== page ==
Posts in Events
Summer in the Cronx
 
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"so Croydon is usually more Stormzy than Shakespeare but this summer we'll be transported to the streets of fair Verona for a production of his most famous play, Romeo and Juliet."


Craft markets, pop-up mini golf, urban beaches and even a spot of Shakespeare, William Murray’s hometown of Croydon has pulled out the stops for summer events this year so we thought we’d share our top five picks to embrace summer CRO-style. 

Saturday 13th July - Yoga on the Roof 

Those weekend vibes will be in full flow at Boxpark this Saturday as the uplifting vinyasa yoga class from YoGlo Yoga comes to the covered rooftop deck. The one-hour class begins at 9.30am so you can start your day on a virtuous note then either continue the clean-living with delicious vegan-friendly treats from the likes of Oatopia or reward yourself with a slap-up brunch at laidback weekend hang-out The Breakfast Club.  Advanced tickets for yoga are £10 (or £13 on the door). Find more details here. 

 

Saturday 20th & Sunday 21st July - Pop-up Crazy Golf 

Yes you could schlep into the city for a round at Swingers, OR you could nip down to Croydon High Street between 11am and 5pm on 20 & 21 July for pop-up crazy golf. Nine holes to putt your best foot forward with friends, the kids or the work crowd. Find more details here. 

 

Saturday 27th July  - Made in Croydon Craft Market  

We love a browse round street markets full of independent sellers, so this one is a must. Find unique homeware, fashion, handmade jewellery and gifts whilst supporting your local artists, designers and craft-workers at the next Made in Croydon Craft Market. Made in Croydon is a local collective of creatives who are brought together to showcase their skills. Definitely worth a sunny Saturday browse between 10am and 5pm. Find more details here. 

 

Thursday 8th August - Shakespeare on the high street: Romeo and Juliet 

So Croydon is usually more Stormzy than Shakespeare but this summer we'll be transported to the streets of fair Verona for a production of his most famous play, Romeo and Juliet. Tickets are free for the open air, high street performance starting at 7pm so embrace your inner culture vulture and spend a balmy summer evening with a pair of star-crossed lovers. Find more details here.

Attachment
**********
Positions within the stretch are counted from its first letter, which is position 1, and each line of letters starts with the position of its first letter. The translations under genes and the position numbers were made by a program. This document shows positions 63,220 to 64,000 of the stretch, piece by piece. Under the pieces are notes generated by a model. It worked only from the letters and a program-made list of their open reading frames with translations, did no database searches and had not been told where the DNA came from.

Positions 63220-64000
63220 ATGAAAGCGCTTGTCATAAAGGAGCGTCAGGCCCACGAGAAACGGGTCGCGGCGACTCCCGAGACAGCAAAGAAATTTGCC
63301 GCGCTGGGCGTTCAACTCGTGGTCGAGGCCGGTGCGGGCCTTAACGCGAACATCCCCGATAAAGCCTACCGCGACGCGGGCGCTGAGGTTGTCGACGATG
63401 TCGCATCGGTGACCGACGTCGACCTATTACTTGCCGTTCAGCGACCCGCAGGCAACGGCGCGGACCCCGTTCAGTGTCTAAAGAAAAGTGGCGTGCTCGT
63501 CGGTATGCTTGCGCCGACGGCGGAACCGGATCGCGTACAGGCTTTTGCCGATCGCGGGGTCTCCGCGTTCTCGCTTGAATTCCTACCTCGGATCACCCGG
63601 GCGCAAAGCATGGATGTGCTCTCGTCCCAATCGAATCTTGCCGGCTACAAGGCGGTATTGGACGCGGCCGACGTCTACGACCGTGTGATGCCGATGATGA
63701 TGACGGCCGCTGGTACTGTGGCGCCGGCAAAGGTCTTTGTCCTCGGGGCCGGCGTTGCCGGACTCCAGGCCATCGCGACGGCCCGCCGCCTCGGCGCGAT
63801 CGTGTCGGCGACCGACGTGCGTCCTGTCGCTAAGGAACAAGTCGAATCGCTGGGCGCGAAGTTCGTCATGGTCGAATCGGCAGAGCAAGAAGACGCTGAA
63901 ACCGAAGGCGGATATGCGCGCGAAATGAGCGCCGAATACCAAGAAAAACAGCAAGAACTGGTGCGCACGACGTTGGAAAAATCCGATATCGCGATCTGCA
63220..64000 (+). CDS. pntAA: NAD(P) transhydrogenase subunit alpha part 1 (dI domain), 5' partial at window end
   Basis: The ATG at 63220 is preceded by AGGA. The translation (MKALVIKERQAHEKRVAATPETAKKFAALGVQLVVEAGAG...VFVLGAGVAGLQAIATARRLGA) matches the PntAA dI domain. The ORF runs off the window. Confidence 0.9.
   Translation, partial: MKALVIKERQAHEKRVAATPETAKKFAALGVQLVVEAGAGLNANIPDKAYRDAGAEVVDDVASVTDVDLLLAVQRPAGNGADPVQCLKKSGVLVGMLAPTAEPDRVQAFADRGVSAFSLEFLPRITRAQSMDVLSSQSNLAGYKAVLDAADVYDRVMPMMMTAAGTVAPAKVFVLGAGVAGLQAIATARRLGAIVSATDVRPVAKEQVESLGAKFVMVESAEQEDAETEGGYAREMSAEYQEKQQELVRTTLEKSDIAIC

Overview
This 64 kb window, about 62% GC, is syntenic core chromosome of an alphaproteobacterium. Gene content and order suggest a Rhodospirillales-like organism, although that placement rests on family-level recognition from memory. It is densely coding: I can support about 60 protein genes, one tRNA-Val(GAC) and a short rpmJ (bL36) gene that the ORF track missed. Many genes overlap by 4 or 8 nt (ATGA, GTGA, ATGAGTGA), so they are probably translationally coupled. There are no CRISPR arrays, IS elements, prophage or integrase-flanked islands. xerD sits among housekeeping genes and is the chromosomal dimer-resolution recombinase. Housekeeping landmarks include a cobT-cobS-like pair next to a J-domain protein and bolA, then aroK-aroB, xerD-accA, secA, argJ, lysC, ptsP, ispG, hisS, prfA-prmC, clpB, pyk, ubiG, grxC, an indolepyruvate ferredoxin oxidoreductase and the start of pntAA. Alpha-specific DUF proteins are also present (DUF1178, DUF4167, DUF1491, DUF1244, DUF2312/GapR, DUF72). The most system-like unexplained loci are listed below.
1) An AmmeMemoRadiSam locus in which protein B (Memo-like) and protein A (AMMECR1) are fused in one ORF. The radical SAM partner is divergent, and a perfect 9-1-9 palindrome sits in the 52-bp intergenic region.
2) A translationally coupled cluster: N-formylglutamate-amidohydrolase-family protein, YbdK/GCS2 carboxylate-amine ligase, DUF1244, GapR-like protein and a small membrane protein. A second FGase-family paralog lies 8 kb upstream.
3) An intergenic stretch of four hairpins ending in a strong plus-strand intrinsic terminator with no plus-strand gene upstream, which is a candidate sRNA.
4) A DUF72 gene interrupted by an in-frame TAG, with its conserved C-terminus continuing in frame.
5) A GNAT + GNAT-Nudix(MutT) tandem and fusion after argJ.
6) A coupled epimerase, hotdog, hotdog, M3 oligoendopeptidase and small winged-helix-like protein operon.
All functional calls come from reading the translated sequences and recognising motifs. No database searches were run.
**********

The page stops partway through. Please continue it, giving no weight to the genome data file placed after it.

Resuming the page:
Saturday 24th- Monday 26th August, 10.30am-6pm  - Beach on the street  

Buckets and spades at the ready! We’ll be asking ourselves if we’re in Croydon or Croyde this August as 15 tonnes of pure clean sand are poured across the High Street to create our very own urban beach complete with striped deckchairs and ice-cream stalls. #Beachvibes all round. Find more details here. 

 
Technology’s growing impact in food & hospitality

“Joined by industry leaders and thinkers, we had a lively debate on technology’s growing impact in food & hospitality.”

We asked, “What do diners want from a restaurant experience?” and were intrigued to hear that nearly half (47%) of customers prioritise WiFi connectivity. This led us to wonder what is ultimately driving the market. Is tech driving food, or food driving tech?

Experiential dining, big data, business growth initiatives and personalisation were all hot topics discussed as we got to grips with understanding this tech revolution.

Want to learn more? Keep an eye out for next week’s full report!

The expectations of the modern consumer
 
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“It is getting Harder and harder to please the modern consumer. With fast, Cheap and reliable a standard commodity how do you stand out?”


We attended Caffe Culture and The Independent Hotel this week and both were packed with insight. At Caffe Culture we had the excitement of the SCA UK Latte Art Championships and more coffee than we knew what to do with, I haven’t slept since!

At these recent shows some themes have been constant, such as sustainability, the rise of veganism and the nod to the healthy life. However, with these two shows the demand of the modern consumer and the call for an experience stood out.

The rise of the experience

The focus on experience is a game changer. Restaurants and hotels can’t just supply their primary function of great food or an amazing room, they have to have an edge. This is due to the rise of demand from the consumer. They want more bang for their buck.

Specifically looking at hotels, the development of Airbnb hasn’t helped their case. A hotel has become more of a luxury commodity than ever before. The Airbnb model is amazing – it allows the guest to have an experience around the primary function of a warm bed to sleep in. It means you can stay in a homely property and gives you an opportunity to meet the owners and share life stories. It gives you something extra.

I’m not on commission I promise, other booking websites are available!

Using tech to manage the consumer’s expectations

There is definitely a balance that needs to be found. Looking at engagement, tech is a great way to optimise this.